What the course offers

  • Experienced tutor team who create an open and exploratory learning space
  • Excellent student/tutor ratio that produces healthy and supportive group dynamics
  • Appreciation of the holistic nature of the human experience
  • Clear and sensitive feedback and supervision
  • Safe environment to grow in
  • Emphasis on producing effective successful practitioners

     

What this course offers that other BCST courses might not

  • A more neutral approach to primary respiration. Primary respiration is not looked for but allowed to arise. The practitioner is skilled in recognizing and embodying all primary respiratory states. This leads to a more inherent response from the system. The body is not fixed or subtly held by the practitioners intention towards certain primary respiratory unfoldments.
  • Strong direction towards experiential exercises as a way to know and embody the approach. These exercises are a necessary part of the homestudy and students are encouraged to repeat them until the felt sense anatomy is familiar.
  • The Cranial Rhythmic Impulse (CRI) is fully acknowledged as an expression of health and the course includes a relationship to CRI perceptual skills.
  • The course is defined by a neutral embodied listening that acknowledges the inherent response of the client’s system and its natural ability to reorganize from within. The practitioner’s skill of relating, acknowledging and naming what arises is the key to the body making its own changes. The skill is about perceptual clarity.
  • Stillpoints are not induced but are natural expressions that arise during the treatment process and are attempts of the system to connect to dynamic stillness. The practitioner embodies a relationship to stillness.
  • Developing a skill to relate to all perceptual fields simultaneously as a palette of foreground and background spaces that the body system of the client morphs into. The ability of the practitioner to relate to these allows for smooth shifts into these states.
  • States of balance are natural mechanisms of reorganization set down in the early embryonic phase when cells oriented to 3D. The movements in a state of balance process are derived from these.
  • The establishing of a relational field allows trauma to naturally process. The practitioners skill in setting this up and being a still empathetic observer is a strong force for trauma resolution in itself along with a series of precise verbal skills.

     

Creating “practitioners of excellence”

The intention of the training is to provide a life transforming educational process that helps you become a ‘practitioner of excellence.’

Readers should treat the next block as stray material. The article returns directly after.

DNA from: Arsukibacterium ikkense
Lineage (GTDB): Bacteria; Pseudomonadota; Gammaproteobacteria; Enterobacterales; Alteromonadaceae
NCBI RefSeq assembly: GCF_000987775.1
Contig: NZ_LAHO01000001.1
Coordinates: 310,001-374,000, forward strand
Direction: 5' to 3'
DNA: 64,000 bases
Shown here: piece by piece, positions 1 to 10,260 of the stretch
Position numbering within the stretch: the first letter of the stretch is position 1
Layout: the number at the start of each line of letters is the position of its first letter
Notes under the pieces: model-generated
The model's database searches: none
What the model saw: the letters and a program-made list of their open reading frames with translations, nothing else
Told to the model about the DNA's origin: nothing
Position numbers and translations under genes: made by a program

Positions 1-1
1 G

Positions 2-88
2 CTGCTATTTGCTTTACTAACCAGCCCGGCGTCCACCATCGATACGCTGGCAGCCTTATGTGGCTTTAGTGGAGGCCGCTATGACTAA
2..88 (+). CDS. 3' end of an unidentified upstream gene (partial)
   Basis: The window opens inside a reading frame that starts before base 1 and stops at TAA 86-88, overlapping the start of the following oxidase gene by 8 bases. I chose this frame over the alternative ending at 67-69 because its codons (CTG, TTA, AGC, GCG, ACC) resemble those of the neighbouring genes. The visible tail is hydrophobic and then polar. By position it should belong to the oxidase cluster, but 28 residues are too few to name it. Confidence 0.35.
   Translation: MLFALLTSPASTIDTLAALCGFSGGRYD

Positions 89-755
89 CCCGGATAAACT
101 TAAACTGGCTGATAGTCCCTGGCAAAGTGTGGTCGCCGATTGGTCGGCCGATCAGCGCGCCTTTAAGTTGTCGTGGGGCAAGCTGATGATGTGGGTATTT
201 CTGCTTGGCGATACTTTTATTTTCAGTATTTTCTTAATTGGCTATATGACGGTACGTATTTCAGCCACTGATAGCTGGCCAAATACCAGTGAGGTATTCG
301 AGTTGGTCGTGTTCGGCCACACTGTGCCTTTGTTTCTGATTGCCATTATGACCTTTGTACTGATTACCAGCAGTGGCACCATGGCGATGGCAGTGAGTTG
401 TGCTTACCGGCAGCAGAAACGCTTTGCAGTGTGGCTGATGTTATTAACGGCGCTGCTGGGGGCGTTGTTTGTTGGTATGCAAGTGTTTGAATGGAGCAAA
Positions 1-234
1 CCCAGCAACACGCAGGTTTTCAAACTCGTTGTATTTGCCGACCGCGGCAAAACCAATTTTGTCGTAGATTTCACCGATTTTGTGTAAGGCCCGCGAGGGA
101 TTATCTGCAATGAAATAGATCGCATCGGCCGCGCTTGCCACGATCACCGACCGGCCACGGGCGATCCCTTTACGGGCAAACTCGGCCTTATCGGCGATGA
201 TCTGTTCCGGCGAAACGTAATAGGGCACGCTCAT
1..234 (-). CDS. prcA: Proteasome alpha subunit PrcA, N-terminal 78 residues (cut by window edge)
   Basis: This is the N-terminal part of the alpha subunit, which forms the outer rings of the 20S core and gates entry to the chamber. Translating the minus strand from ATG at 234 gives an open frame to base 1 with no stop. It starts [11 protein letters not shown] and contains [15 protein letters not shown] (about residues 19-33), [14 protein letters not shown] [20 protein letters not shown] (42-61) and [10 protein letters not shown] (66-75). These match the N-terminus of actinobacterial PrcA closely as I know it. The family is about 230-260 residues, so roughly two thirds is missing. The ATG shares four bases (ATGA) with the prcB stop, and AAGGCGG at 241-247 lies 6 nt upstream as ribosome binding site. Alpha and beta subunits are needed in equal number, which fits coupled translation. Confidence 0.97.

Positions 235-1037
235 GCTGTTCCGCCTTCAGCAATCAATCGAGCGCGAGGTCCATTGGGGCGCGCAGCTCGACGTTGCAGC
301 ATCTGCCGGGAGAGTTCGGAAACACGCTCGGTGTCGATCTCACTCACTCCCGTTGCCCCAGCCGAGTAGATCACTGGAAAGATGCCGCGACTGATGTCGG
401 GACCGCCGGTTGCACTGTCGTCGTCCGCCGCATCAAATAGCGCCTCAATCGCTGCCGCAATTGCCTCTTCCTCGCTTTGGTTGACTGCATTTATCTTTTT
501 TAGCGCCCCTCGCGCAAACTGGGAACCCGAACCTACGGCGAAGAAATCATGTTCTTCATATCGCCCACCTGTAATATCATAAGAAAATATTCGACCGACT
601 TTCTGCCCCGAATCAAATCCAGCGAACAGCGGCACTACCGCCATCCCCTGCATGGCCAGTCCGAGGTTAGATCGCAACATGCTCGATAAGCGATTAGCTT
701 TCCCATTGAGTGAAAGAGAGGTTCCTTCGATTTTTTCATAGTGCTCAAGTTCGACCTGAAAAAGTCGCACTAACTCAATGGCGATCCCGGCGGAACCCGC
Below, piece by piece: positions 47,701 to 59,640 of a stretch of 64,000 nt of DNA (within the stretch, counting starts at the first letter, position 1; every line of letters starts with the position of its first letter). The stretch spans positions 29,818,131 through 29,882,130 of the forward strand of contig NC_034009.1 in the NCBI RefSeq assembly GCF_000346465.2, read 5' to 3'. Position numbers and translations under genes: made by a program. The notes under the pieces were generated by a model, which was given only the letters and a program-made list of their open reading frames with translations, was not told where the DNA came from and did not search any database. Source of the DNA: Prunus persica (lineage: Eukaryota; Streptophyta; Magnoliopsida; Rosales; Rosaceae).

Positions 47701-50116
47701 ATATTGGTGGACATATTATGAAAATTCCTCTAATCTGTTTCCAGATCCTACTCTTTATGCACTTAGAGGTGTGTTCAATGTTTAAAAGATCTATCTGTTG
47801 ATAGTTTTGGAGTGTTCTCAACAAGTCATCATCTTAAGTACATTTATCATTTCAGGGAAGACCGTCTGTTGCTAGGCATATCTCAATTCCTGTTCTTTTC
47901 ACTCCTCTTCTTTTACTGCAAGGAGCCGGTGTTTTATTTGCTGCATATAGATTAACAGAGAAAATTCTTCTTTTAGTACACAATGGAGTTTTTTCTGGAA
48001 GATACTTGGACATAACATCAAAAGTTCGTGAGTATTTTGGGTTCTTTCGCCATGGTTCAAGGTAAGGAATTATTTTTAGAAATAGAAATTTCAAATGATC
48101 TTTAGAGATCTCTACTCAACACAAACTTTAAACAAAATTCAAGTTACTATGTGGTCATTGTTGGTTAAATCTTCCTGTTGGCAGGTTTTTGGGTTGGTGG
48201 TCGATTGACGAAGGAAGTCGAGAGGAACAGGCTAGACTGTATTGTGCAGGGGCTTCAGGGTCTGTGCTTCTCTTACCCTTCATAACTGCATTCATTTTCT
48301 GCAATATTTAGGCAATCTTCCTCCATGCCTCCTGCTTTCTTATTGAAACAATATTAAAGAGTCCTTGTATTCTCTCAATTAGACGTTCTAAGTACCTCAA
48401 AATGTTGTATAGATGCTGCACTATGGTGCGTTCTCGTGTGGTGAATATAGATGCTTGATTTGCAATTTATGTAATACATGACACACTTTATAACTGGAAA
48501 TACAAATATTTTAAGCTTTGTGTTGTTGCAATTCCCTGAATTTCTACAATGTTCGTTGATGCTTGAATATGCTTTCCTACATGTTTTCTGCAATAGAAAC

Spending time honing your craniosacral touch skills until you become highly sensitive and insightful

  • Learning how to be in touch with the intelligent health in your client’s body (and your own)
  • Listening with precision, being able to know what your client’s body is showing you (as well as your own).
  • Ability to move between the physical, the emotional and the energetic
  • Developing a language to describe what is happening to the client in an understandable way

     

To help you get there, you will get an abundance of tutor feedback at tables. Tutors will put their hands on the student practitioner’s hands while they are in contact with a fellow student at the treatment couches. The tutor will tune into the session and give feedback. Also included in the course are opportunities for students to put their hands on the tutors and receive feedback about their touch skills. Also students can put their hands on the tutor’s hands while the tutors are treating and the tutor will describe what they are sensing. You will also have a lot of chances to work together with your fellow students and you are encouraged to work with different people so you can experience the way different people respond to the therapy.

You will also receive a great deal of support and perspective in how to deal with traumatic expressions. The body can express trauma in a number of ways: emotional surges are common, so crying, getting angry and being distraught emerge in many of the sessions. The body physiology goes into flight or fight mode so the heart starts beating rapidly, there is fast breathing, and sometimes feelings of panic or anxiety arise, the body can start shaking in all kinds of different ways, or the client can become cold and go into shock states. These affects are signs the body is trying to resolve a pattern of experience. Biodynamic Craniosacral Therapy creates a relational space that is very safe and efficient at processing trauma.

The training is in-depth and comprehensive and honours the classical roots of the work along with recent developments in the field.

Classic roots:
• Fluid midline
• reciprocal tension motion
• learning to feel the Tide and craniosacral motion of structures in the body
• states of balance tension
• differentiation of tissues, fluids and potency
• breath of life
• stillpoint as a way to rest deeply

New developments:
• deeper and slower tides
• light and sensitive touch
• concept of a primal midline and energetic paradigm
• whole body patterns
• levels of stillness
• working with an inherent treatment plan
• more finesse in the touch and ideas of perceptual fields
• more internal meditative approach
• practitioner as witness
• more orientation to biodynamic forces of health